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Author Topic: Pendulum in 3D  (Read 20523 times)
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Fu-Kwun Hwang
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on: September 05, 2009, 11:25:17 pm »

This is a pendulum in 3D.
Let the angle between the pendulum and the vertical line is \theta and the angular velocity \omega=\frac{d\theta}{dt}
And the angle of the pendulum (projected to x-y plane) with the x-axis is \phi, and it's angular velocity \dot\phi=\frac{d\phi}{dt}

The lagrange equation for the system is L=T-V = \tfrac{1}{2}m (L\dot\theta)^2+\tfrac{1}{2}m (L\sin\theta \dot{\phi})^2- (-mgL\cos\theta)


The equation of the motion is

\ddot\theta=\sin\theta\cos\theta\dot{\phi}^2-\frac{g}{L}\sin\theta ...... from \frac{d}{dt}(\frac{\partial L}{\partial \dot{\theta}})-\frac{\partial L}{\partial \theta}=0
and
m L^2 \sin\theta^2 \dot{\phi}=const Angular momentum is conserved. ...... from \frac{d}{dt}(\frac{\partial L}{\partial \dot{\phi}})-\frac{\partial L}{\partial \phi}=0

And the following is the simulation of such a system:
When the checkbox (circular loop) is checked, \omega=0. and \dot{\phi}= \sqrt{\frac{g}{L\cos\theta}} It is a circular motion.
The vertical component tangential of the string balanced with the mass m, and the horizontal component tangential provide the centripetal force for circular motion.

You can uncheck it and change the period T=\frac{2\pi}{\dot{\phi}} ,
and you will find out the z-coordinate of the pendulum will change with time when
\omega\neq 0 or \dot{\phi}\neq \sqrt{\frac{g}{L\cos\theta}}
You can also drag the blue dot to change the length of the pendulum.

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* pendulum3d.jpg (21.07 KB, 580x499 - viewed 550 times.)
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msntito
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Reply #1 on: September 28, 2009, 05:50:10 pm »

Hi,
I was trying to derive the same equations of motion,
Why have you considered the RHS of second equation = constant ?

I got:-  m(L^2) * [  (sin theta)^2 * phi_dot_dot  +  sin(2*theta) * theta_dot * phi_dot  ]  =  0
as the second eq of Motion.

After this, how to solve?

regards,
tito
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Fu-Kwun Hwang
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Reply #2 on: September 28, 2009, 09:21:41 pm »

The lagrange equation for the system is L=T-V = \tfrac{1}{2}m (L\dot\theta)^2+\tfrac{1}{2}m (L\sin\theta \dot{\phi})^2- (-mgL\cos\theta)

from \frac{d}{dt}(\frac{\partial L}{\partial \dot{\phi}})-\frac{\partial L}{\partial \phi}=0
you will find m L^2 \sin\theta^2 \dot{\phi}=const


The reason is:
since there is no \phi in lagrange equation so \frac{\partial L}{\partial \phi}=0
which mean \frac{d}{dt}(\frac{\partial L}{\partial \dot{\phi}})=0 ,
so (\frac{\partial L}{\partial \dot{\phi}}) must be a constant. i.e. m L^2 \sin\theta^2 \dot{\phi}=const
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msntito
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Reply #3 on: September 29, 2009, 11:16:37 am »

 Smiley`thanks a lot.
I was wondering if this problem can be solved using Euler angles instead of phi and theta (like in rigid body dynamics).How should I begin,  Do you have any idea?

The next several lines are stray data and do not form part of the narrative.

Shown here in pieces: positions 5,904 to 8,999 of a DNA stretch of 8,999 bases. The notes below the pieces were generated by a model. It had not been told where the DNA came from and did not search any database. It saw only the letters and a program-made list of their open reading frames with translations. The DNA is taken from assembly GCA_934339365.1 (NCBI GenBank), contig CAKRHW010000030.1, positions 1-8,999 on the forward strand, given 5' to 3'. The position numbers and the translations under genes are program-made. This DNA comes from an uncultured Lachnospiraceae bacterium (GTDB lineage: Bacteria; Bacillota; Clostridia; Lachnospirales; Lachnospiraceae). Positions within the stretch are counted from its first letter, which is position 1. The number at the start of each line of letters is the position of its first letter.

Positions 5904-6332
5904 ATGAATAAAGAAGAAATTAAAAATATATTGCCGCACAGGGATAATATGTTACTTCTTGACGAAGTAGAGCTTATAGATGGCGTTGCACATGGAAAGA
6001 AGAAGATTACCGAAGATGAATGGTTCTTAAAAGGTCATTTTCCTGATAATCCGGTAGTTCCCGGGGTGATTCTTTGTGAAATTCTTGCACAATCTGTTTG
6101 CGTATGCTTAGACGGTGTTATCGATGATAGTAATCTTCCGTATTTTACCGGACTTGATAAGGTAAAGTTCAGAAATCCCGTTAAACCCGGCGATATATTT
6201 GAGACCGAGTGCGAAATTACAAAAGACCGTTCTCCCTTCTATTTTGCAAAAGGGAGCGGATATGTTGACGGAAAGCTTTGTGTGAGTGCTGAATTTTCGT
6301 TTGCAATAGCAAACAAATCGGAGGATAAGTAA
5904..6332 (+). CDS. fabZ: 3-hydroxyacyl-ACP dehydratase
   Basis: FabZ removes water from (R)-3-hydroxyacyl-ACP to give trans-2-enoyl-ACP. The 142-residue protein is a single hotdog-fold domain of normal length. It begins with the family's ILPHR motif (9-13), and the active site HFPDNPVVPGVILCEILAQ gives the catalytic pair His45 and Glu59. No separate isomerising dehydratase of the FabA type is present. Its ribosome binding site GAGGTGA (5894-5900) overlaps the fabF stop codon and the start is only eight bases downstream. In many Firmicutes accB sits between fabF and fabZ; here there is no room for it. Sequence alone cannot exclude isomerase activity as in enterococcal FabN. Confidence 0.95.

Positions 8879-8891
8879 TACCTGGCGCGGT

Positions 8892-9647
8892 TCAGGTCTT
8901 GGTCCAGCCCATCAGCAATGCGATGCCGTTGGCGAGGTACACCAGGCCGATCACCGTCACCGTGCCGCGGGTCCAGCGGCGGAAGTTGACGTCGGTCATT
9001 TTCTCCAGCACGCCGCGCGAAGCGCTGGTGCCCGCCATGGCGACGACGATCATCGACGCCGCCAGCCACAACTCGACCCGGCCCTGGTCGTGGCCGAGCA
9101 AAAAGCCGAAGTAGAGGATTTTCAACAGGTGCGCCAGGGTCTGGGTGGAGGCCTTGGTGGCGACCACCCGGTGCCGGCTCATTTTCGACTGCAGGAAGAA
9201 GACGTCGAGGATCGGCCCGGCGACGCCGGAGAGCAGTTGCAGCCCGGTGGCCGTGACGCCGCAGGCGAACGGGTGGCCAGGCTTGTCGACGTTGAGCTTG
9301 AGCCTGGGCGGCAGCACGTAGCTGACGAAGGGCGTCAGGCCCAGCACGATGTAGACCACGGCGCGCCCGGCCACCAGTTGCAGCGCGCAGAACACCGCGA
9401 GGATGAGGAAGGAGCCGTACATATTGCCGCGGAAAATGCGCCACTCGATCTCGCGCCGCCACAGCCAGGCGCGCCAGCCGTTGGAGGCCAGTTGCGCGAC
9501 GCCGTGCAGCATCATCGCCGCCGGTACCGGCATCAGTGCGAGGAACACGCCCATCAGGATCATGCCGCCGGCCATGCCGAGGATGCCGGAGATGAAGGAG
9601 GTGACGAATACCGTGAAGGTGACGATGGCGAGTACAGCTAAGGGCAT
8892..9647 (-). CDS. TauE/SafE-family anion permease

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Fu-Kwun Hwang
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Reply #4 on: September 29, 2009, 01:34:11 pm »

You will need to use Euler's angle if the pendulum is not a sphere,
for example:  when it is a cylinder, then, you can use the following rules to draw it:
1. rotate around z axis by \phi
2. rotate around y axis by -\theta
3. rotate around z axis by \phi

You can check out the following applet.

Embed a running copy of this simulation

Embed a running copy link(show simulation in a popuped window)
Full screen applet or Problem viewing java?Add http://www.phy.ntnu.edu.tw/ to exception site list
Press the Alt key and the left mouse button to drag the applet off the browser and onto the desktop. This work is licensed under a Creative Commons Attribution 2.5 Taiwan License
  • Please feel free to post your ideas about how to use the simulation for better teaching and learning.
  • Post questions to be asked to help students to think, to explore.
  • Upload worksheets as attached files to share with more users.
Let's work together. We can help more users understand physics conceptually and enjoy the fun of learning physics!
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diinxcom
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Reply #5 on: December 14, 2014, 05:54:03 pm »

-*-
Thanks alot! Smiley I enjoy this content
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lookang
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http://weelookang.blogspot.com


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Reply #6 on: November 19, 2015, 02:19:33 pm »

made this JavaScript version!
enjoy
http://iwant2study.org/ospsg/index.php/interactive-resources/physics/02-newtonian-mechanics/09-oscillations/274-pendulum3d
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A man paints with his brains and not with his hands. ..."Michelangelo (1475-1564, Italian sculptor, painter, architect and poet)"
 
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